which vital security forces throughout the world are placing confidence
radiotelephone for essential communication links is demonstrated by the
Denmark State Police
scheme installed by Pye Telecommunications Ltd starting in 1965.
This scheme, which puts every one of 1000
mobile units under radio control from its base no matter where it may
operating in the country, constitutes one of the largest export orders
placed for Police radio equipment.
has 72 local Police centres each with its own
fleet of radio-controlled vehicles. These
local centres are grouped in five regions,
each directed by a
Pye VHF radio scheme provides communication, (a) between mobiles and
local centres, (b) between mobiles
regional controls and (c) between local centres. (In most
regional control also incorporates the local radio station for that
regional control exercises radio coverage over an
the order of 150 kilometres in diameter (sometimes
considerably more). The map shows how
this is attained by carefully siting up to four transmitting/receiving
within the region, all operated remotely over land lines from the
novel receiver 'voting' system prevents
confusion which could
speech signals being received at the control centre from two or
receivers at the same time. The voting
circuits select and pass only
signal being received at any one time, completely muting the
Typical Denmark Police regional control
indicators on the control console show which receivers
are picking up the signal and also which of the receivers is
voted. In replying, the controller
selects the transmitter which will
cover the area of the receiver concerned.
channels are used in the system - seven of them two-frequency channels
other are two single-frequency. Simplex
(one way transmission at a time) is the only mode of operation
The channels are designated as follows:-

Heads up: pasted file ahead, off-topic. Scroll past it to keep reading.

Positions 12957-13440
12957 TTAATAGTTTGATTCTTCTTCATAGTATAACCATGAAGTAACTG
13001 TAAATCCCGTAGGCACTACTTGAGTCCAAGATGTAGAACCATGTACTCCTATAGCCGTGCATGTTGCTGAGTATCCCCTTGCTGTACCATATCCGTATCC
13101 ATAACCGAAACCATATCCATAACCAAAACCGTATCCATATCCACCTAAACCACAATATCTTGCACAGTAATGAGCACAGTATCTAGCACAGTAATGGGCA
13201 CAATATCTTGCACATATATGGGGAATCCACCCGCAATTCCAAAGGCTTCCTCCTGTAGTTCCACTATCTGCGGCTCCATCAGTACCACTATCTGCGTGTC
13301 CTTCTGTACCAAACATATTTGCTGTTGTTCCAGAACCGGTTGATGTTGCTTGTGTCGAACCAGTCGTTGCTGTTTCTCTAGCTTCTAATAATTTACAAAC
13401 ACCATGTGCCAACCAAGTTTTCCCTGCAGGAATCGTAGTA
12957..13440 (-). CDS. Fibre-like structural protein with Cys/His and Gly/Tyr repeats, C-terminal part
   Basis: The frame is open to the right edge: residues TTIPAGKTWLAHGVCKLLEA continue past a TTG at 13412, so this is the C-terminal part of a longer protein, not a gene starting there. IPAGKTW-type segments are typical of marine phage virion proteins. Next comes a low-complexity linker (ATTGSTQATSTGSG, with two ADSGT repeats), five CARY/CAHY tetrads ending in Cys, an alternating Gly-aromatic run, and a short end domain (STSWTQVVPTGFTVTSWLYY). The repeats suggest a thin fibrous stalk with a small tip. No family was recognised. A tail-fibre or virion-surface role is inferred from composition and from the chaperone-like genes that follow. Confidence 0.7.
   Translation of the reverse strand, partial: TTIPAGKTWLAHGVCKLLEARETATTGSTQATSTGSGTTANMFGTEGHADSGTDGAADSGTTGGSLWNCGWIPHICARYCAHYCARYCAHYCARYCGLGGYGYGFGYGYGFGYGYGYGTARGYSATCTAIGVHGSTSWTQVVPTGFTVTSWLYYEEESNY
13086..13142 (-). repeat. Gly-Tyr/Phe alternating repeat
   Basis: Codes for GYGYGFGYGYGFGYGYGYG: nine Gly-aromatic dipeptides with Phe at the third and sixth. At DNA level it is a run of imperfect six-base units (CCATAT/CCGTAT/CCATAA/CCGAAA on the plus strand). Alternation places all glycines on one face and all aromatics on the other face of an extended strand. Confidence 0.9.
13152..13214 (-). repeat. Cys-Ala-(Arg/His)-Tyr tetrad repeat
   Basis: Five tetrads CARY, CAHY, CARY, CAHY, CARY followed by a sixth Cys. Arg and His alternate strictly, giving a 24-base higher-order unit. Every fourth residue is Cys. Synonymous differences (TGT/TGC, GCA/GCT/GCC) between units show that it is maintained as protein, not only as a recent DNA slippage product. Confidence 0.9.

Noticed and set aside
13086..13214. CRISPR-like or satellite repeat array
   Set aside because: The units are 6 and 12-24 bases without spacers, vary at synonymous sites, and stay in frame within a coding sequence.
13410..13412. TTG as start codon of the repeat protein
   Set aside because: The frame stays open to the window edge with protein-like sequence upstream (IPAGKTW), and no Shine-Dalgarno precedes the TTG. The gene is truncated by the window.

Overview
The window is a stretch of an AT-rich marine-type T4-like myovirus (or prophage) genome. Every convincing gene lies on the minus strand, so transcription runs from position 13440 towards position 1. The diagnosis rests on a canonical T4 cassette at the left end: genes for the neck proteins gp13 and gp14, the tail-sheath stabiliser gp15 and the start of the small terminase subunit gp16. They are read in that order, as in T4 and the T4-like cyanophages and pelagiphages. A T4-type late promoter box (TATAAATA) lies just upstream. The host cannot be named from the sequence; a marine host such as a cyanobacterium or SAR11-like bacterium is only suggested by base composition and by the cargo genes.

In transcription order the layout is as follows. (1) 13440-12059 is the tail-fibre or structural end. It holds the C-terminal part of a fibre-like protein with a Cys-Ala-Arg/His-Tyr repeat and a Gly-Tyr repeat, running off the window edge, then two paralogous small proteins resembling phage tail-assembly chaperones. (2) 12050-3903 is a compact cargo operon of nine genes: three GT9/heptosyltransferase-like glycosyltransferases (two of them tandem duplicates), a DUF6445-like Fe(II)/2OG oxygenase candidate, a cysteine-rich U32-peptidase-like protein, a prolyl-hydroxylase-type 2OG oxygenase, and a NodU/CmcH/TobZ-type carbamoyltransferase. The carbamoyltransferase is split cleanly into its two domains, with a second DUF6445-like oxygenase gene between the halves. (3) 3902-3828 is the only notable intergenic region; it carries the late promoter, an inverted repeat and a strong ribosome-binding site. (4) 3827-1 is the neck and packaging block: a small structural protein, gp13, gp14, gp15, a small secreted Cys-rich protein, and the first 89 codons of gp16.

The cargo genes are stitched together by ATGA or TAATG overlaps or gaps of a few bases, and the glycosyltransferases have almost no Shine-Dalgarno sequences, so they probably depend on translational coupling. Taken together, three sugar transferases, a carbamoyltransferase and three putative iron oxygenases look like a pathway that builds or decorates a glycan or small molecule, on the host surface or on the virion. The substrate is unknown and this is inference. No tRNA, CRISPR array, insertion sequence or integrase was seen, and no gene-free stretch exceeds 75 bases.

channel - mobiles to their local centres
As channel 1,
operating in Copenhagen only
service - Copenhagen
service - Copenhagen
frequency range covered by the whole system is less than 1 MHz.
one quarter of the Copenhagen equipment racks
the equipment is of special design. The
mobile units, each of them capable of operating anywhere in the
8-channel FM 'Cambridge'
equipments. They are all of the 'Universal'
type (i.e. providing for remote control of the transmitter receiver
unit). Channel spacing is 25kHz throughout. All mobile
equipment is ruggedized and
weatherproof, with full compatibility for use either in vehicles or on
cycles. They will all operate from 6 or
12 volt dc supplies.
stations use 50-watt FM transmitters and fully transistorised, highly
receivers. All control stations, both
local and regional, operate their radiotelephones over land-lines from
console-type remote control desks at the control centre.
are built up from individual modules
using the customary Pye Telecom 'building-brick' method. The
control functions selected at the control
console send coded pulse
trains along the line to the radio equipment. Here
they operate Ledex electro-mechanical switching elements
which adjust the
Typical Denmark Police transmitter-receiver
centre is unique. It combines the functions of a large and
centre for the city with those of a regional control for a very wide
area - the
largest region, in fact, in the country.
Copenhagen Operators console
very wide regional coverage from Copenhagen
is effected from five transmitting/receiving sites at strategic points
region. Four of these have receiver
voting and one
is in an area where voting facilities are not required.
stations provide the local (city area) coverage; two transmitter sites,
between them cover all eight channels, with standby facilities, and
receiving sites each with a receiver for each channel. Thus four
voted receivers cover each channel.
control functions at Copenhagen,
both local and regional, are centered in a supervisor's console.
Copenhagen Supervisors console
supervisor allocates the channels, at
will, to five operators. A tone squelch
system protects the network against interference by or with other
neighbouring countries, for instance) using the same frequencies.
The transmitted signal carries, in addition
to the speech intelligence, a sub-audio modulation which is separated
receiver and used to lift the squelch muting. In
the absence of the sub-audio component the
receiver remains muted.
voting equipment includes cold-cathode switching and pulse generating
equipment. Received signals give rise to
trains of digital pulses, the repetition rates of which vary according
quality of the signal. The better the
signal the higher the pulse repetition rate. The
'voting' circuits select the receiver having the
signal producing the
highest pulse rate and present an indication of the receiver selected